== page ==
Background Information

The City of Trenton, New Jersey’s capital, lies along the Delaware River and borders Pennsylvania. Some of the city’s notable industries include health care and social assistance, waste management, and retail trade.

Trenton is a majority-minority city of approximately 84,000 people. The city’s population is 49% black and 34% Latinx. The percentage of households below the poverty line is much higher than the state or county rates, with 13% of black residents living in poverty, 11% of Latinx residents, and 10% of white residents.

In 2007, the City of Trenton created the Trenton Green Initiative partnership with its local utility, the New Jersey Governor’s Office Energy Savings, the New Jersey Departments of Environmental Protection and Labor and Workforce Development, Mercer County, and the nonprofit Isles, Inc. They developed a Climate Action Plan in 2011 that outlines strategies for municipal operations, community-wide energy efficiency, water conservation, and landscaping practices.

Team Summary

The Trenton team is comprised of team members from the New Jersey Work Environment Council, the City of Trenton, the city volunteer Trenton Green Team, and the nonprofit Isles, Inc. The city recently approved a new master plan, Trenton250, which received the President’s Award from the American Planning Association’s New Jersey chapter. The plan was developed through extensive community engagement where residents collectively envisioned what the city could look like in the year 2042, the city’s 250th anniversary. The team is now developing a resilience plan to complement Trenton250.

Promising Practices

  • The Trenton250 master plan identifies priority investment neighborhoods that hold promise for jumpstarting the city’s economy. The Creek to Canal Creative District is focused on elevating arts and culture as key drivers of equitable, sustainable downtown revitalization. This neighborhood plan was recently approved by the planning board after the completion of a year-long citywide planning process that engaged more than 750 people.
  • In October 2015, Trenton received a silver level certification from Sustainable Jersey, having previously been certified bronze in 2012. The Trenton Green Team is focusing on expanding education and community outreach efforts, implementing Trenton’s Climate Action Plan and green infrastructure projects, and pursuing waste reduction and zero waste goals.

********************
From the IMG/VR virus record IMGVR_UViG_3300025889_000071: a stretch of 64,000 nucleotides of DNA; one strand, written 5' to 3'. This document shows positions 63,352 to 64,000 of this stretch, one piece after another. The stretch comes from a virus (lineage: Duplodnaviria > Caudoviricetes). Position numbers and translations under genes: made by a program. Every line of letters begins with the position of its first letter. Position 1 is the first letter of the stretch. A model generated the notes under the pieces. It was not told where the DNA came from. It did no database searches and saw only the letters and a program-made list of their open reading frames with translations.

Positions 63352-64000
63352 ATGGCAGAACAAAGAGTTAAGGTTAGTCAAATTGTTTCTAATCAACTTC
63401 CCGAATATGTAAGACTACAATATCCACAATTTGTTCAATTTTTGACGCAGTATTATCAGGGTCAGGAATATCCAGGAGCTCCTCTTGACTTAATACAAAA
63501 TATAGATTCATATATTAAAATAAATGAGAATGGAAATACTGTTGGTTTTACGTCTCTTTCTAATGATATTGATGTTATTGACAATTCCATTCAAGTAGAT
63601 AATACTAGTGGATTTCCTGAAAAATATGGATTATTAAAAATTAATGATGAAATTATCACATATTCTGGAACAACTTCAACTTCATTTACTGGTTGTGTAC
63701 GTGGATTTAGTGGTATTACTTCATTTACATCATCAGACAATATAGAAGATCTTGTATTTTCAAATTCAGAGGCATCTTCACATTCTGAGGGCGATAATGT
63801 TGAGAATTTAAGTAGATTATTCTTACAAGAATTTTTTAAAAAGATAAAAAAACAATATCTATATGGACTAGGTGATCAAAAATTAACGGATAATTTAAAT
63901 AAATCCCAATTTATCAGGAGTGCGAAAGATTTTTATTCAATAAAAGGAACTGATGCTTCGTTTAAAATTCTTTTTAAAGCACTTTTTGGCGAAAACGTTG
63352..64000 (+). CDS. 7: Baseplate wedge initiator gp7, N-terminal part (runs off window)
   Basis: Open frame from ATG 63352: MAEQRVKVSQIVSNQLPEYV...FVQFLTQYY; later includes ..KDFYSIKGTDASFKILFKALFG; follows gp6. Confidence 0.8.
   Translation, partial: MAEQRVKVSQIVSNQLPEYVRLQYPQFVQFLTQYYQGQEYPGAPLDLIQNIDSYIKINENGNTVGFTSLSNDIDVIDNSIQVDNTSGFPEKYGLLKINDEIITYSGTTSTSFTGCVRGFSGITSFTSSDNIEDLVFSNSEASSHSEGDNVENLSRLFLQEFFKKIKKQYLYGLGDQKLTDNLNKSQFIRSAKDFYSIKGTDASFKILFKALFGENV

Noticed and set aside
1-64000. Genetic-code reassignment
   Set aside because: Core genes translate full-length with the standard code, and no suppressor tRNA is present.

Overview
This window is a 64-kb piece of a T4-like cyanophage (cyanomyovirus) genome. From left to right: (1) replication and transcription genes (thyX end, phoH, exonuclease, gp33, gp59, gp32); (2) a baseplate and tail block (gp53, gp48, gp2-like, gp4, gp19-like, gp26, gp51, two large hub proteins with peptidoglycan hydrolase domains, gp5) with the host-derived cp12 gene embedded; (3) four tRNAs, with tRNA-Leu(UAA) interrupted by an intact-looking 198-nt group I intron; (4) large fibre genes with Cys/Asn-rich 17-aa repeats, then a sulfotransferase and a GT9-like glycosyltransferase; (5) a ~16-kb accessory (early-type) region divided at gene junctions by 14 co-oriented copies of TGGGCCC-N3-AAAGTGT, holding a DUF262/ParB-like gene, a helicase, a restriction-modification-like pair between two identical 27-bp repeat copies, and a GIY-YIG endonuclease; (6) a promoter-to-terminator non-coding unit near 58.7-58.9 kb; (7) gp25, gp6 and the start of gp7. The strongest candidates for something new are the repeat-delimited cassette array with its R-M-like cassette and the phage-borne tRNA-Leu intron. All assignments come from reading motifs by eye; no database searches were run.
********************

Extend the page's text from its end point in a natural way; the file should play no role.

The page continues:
• The Lower Assunpink Creek Restoration Project is a U.S. Army Corps of Engineers project to restore and daylight a section of the Assunpink Creek between the Delaware River and the Trenton city limits. One daylighting section in the heart of downtown is currently under construction to remove a culvert system. The project is one of many green infrastructure projects planned throughout the city.

Key Challenges

  • Resilience funding – While the Trenton250 master plan is very comprehensive, funding is not readily available for implementation. For example, the New Jersey neighborhood revitalization tax credit (NRTC) was not awarded to Trenton during the 2018 budget cycle. The city is currently exploring innovative funding models and partnerships with organizations like Isles that can bring additional resources. Unfortunately, Isles was also receiving funds through the NRTC program and recently reduced staff.
  • Hazard mitigation protocols – Recently, Trenton experienced complications with its emergency notification system when there was a series of water contamination events at the municipally owned utility, Trenton Water Works. The city is evaluating its hazard mitigation protocols through a resilience lens.
  • Community engagement – The city is developing a guide on the ways residents can engage with the Trenton250 plan. The planning department is studying the ways the guide can be communicated in easy, straight-forward language that is accessible to all residents.

For citations, see here.

Photo credit: “E. State St. Stores – Trenton, NJ,” Blake BolingerCC BY 2.0